Weight Loss Surgery Pros And Cons

If you are significantly obese, weight loss surgery might be right for you. Obesity is a health condition that is hard to treat using traditional methods, but weight loss surgery should only be considered as a last resort.

Weight loss surgery is not a cure for obesity but rather a tool to defeat obesity. With that in mind, carefully examine the pros and cons of weight loss surgery to decide if surgery is the best option. Weight loss surgery, with its many pros and cons, is a lifelong commitment and should not be entered into lightly.

Weight Loss Surgery Options

Weight loss surgery restricts food and calorie intake by shrinking the stomach and bypassing the small intestine. Weight loss surgery falls into three categories:

  • Restrictive operations restrict food intake by sealing off most of the stomach and creating a small pouch. Operations include gastric banding and vertical banded gastroplasty (stomach stapling).
  • Malabsorbtive operations reduce the amount of the small intestine that has contact with food to limit the absorption of calories and nutrients.
  • Combination of restrictive and malabsorbtive surgical procedures create a small pouch to limit food intake and bypass part of the small intestine and duodenum to restrict calorie absorption. Operations include gastric bypass surgery.

Pros and Cons of Weight Loss Surgery

Weight loss surgery is not an easy fix, a magic pill or a get-thin-quick scheme. It is a major medical procedure with various pros and cons. Doctors recommend you fully understand weight loss surgery pros and cons before you make a commitment.

The main benefit of weight loss surgery is, of course, weight loss. For the first month, you can expect to lose about a pound a day. Within the first 12 months after weight loss surgery you can expect weight loss of 50 percent to 70 percent of your excess body weight.

Weight loss surgery can also reverse conditions such as high blood pressure, diabetes, sleep apnea and severe arthritis.

The risks associated with weight loss surgery can vary from inconvenient to painful and may require additional surgeries. Ten percent of people experience complications from weight loss surgery. The following are minor risks associated with weight loss surgery:

  • abdominal hernias
  • Dumping Syndrome (weakness, sweating, faintness, diarrhea and nausea)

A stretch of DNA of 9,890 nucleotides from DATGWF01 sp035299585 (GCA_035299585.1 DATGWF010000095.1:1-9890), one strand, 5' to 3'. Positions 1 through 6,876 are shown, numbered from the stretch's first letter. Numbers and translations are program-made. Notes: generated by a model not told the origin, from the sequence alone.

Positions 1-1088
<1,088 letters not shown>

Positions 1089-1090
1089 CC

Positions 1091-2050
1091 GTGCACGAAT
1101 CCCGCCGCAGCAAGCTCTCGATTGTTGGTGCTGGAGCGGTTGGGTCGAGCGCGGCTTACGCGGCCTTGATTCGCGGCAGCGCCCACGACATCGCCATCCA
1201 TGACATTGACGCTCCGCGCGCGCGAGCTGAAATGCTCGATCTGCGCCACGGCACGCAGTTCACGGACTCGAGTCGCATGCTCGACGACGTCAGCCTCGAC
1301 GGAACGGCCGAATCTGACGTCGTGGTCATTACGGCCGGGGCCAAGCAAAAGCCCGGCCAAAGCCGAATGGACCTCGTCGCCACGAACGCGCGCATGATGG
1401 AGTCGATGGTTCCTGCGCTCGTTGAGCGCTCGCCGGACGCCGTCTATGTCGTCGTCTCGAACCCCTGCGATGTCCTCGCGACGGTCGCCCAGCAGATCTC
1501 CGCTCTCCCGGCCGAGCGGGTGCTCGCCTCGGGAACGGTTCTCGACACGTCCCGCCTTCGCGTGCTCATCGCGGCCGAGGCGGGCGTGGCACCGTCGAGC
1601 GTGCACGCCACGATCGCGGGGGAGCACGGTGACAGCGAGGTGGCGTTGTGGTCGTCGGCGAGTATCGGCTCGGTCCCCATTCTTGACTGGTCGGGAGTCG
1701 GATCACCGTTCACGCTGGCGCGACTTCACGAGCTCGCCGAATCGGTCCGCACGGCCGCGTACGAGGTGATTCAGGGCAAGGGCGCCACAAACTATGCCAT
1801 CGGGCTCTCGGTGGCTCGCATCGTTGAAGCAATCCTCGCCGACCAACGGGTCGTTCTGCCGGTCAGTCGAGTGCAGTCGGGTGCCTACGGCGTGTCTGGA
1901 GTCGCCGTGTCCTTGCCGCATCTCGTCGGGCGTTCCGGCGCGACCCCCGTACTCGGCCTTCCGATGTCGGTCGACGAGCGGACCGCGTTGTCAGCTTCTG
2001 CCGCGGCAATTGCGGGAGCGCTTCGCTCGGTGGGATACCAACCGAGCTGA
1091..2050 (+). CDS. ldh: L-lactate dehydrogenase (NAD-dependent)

• infection
  • vomiting.

Serious risks include:

  • band erosion
  • bleeding ulcers
  • blood clot in the lungs
  • breakdown of the staple lines
  • heart attack
  • death
  • intestinal or stomach leakage.

Side effects include:

  • excess skin
  • gallstones
  • malnourishment
  • weight regain.

Out of all the pros and cons, the biggest con for some might be the price. Weight loss surgery ranges from $20,000 to $35,000 per procedure. Some insurance companies do cover weight loss surgery. However, they may require documentation from your primary care doctor reflecting up to five years of traditional obesity treatment such as diet, exercise and psychological counseling.

Good Candidates for Weight Loss Surgery

After evaluating weight loss surgery pros and cons, if you are still interested in weight loss surgery take a look at the following criteria to see if you are a good candidate:

  • Your body mass index (BMI) is greater than 40, or your BMI is greater than 35 and you have obesity-related health problems, which may improve with weight loss.
  • You understand the pros and cons of weight loss surgery.
  • You are ready for a permanent lifestyle change.
  • Traditional weight loss programs, like diet and exercise, have failed.

Who Should Avoid Weight Loss Surgery

If you have a BMI of less than 35 then doctors suggest you avoid weight loss surgery. In this case, when evaluating the pros and cons of weight loss surgery, the risks far outweigh the benefits. Instead, doctors suggest a diet and exercise routine supervised by your doctor. You may also want to avoid weight loss surgery if:

  • You are addicted to drugs or alcohol.
  • You are over 65.
  • You have a severe psychiatric illness.
  • You have cancer.
  • You have unrealistic expectations.

Life After Weight Loss Surgery

Like any other surgical procedure, weight loss surgery requires recovery time. Recovery time varies depending on the patient ‘s ability to adjust to his new lifestyle. For optimal results doctors recommend the following:

  • Eat a healthy diet: After weight loss surgery, you can only eat one-fourth to one-half cup of food per sitting. Large servings of food can make you sick. Instead, learn how to eat eight to 10 small meals a day and eliminate junk food.
  • Establish an exercise routine.

  • Schedule regular follow-ups with your doctor: This allows your doctor to monitor your progress and help keep you on track.
  • Take vitamins.Vitamin supplements prevent malnutrition.

Life after weight loss surgery is challenging but 95 percent of people who have had weight loss surgery have had a positive experience. Learning about weight loss surgery and understanding weight loss surgery pros and cons is vital when preparing for this lifestyle change.